Radical Thought in Education:



“The beliefs or actions of people who advocate thorough or complete political or social reform.”

Radicalism, also known as classical radicalism, was a political ideology that emerged in the late nineteenth and early eighteenth centuries and was a forerunner of social liberalism, social democracy, and contemporary progressiveness.

Radicalism can also be seen as being context-specific. In other words, the environment in which a collection of concepts are introduced or developed determines whether or not they are radical. Through time, many concepts that were previously viewed as radical have gained widespread acceptance.

As a result, radicalism must be viewed less as a characterization of a basic attitude in which the following conditions are met with terms like “Marxist,” “liberal,” or “conservative,” and primarily as a collection of concepts that are prone to challenge authority, whether it be “secular, religious, social, or scientific.”

This comparison is useful for bringing awareness to the term’s essential properties and the numerous ways it is used in social science. Whenever people use the word “radical,” they refer to individuals who go back to the fundamentals of concepts and notions. They are people that are not afraid to expose what is secret, underground, or taboo to talk about. Radicals have no problem challenging the established quo, conventional wisdom, or any other notions of “common sense.” Thus, discussing radicalism entails discussing radicals’ worldviews.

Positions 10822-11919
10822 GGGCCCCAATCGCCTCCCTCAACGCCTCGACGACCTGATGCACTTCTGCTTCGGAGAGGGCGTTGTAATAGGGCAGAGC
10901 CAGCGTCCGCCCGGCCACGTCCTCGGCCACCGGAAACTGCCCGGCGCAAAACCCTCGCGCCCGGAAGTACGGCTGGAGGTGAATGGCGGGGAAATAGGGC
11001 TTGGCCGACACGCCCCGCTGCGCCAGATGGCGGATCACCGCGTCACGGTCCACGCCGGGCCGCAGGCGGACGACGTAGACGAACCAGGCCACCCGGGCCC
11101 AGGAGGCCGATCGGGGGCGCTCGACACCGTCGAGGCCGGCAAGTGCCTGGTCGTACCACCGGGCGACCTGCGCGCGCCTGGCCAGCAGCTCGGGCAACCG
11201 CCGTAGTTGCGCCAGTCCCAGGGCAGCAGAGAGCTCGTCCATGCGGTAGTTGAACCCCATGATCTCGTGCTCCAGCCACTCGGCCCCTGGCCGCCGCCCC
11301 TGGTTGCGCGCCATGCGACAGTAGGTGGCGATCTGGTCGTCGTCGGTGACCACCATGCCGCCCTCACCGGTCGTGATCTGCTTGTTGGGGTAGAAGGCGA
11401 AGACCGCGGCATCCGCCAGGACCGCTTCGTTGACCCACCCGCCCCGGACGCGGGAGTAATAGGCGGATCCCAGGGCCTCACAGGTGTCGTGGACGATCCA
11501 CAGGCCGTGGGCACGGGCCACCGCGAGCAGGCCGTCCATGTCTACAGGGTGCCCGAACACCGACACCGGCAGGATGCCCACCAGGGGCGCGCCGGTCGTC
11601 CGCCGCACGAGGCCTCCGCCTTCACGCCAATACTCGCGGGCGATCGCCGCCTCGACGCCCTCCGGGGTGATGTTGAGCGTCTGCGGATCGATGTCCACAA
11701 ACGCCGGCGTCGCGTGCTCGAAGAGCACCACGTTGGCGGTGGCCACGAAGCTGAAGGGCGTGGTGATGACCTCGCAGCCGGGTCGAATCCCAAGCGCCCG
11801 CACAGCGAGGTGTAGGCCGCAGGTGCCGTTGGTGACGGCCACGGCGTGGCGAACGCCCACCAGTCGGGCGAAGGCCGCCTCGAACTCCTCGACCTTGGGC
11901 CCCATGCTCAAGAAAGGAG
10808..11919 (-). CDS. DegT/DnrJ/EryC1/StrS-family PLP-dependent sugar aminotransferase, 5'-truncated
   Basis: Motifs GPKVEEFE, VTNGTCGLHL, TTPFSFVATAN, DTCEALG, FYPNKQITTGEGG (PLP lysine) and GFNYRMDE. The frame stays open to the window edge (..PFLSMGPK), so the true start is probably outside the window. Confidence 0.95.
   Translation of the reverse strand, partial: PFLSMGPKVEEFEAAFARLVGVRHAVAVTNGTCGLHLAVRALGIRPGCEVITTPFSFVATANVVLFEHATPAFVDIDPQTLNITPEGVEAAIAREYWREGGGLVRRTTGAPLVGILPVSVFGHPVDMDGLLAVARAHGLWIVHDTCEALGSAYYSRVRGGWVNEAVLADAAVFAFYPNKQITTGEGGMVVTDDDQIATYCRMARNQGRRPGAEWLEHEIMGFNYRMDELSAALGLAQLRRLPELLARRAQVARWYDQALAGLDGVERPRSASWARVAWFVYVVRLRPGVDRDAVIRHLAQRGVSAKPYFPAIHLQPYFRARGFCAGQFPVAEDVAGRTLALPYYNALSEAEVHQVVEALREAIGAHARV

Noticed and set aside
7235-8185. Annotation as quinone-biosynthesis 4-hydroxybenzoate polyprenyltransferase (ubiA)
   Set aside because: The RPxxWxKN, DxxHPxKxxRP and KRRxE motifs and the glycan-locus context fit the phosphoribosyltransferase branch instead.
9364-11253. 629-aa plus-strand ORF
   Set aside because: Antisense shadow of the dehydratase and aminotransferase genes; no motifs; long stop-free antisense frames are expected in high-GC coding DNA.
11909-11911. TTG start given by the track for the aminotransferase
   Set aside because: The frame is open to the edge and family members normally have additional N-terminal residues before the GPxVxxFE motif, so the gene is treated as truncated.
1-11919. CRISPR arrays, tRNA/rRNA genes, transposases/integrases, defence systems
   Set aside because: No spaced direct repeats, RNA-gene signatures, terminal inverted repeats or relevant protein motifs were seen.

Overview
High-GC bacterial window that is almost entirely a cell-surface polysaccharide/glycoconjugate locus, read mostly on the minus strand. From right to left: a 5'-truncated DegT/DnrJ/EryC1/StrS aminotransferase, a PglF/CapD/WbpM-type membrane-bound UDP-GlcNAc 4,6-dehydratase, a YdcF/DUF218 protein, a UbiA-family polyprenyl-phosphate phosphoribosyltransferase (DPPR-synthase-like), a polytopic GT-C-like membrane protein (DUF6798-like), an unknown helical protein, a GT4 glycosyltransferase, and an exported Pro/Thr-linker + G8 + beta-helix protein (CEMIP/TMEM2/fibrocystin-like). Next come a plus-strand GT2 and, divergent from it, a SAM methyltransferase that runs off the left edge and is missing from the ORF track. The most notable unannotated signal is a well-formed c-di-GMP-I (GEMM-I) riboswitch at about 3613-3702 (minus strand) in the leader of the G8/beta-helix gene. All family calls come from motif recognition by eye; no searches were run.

Radical politics refers to the intention to alter or change a society’s or political system’s guiding ideas, frequently via social transformation, economic restructuring, rebellion, or radical overhaul. Radicalization is the process of acquiring radical viewpoints.


  • “that are vulnerable to criticism and protest; ideology exists to protect these social conditions from attack by those who are disadvantaged by them.”
  • “Ideology is conserved by camouflaging flawed social conditions, giving an illusory account of their rationale or function, in order to legitimize and win acceptance of them.”

This viewpoint captures “an agreement among radicals of all shades on the function of law as a dissembling force to maintain the unfair relations of the existing quo.” Within post-leftism, this extreme critique of ideology is particularly prevalent. Some radical politics may completely disregard any overarching ideological plan in order to address specific issues.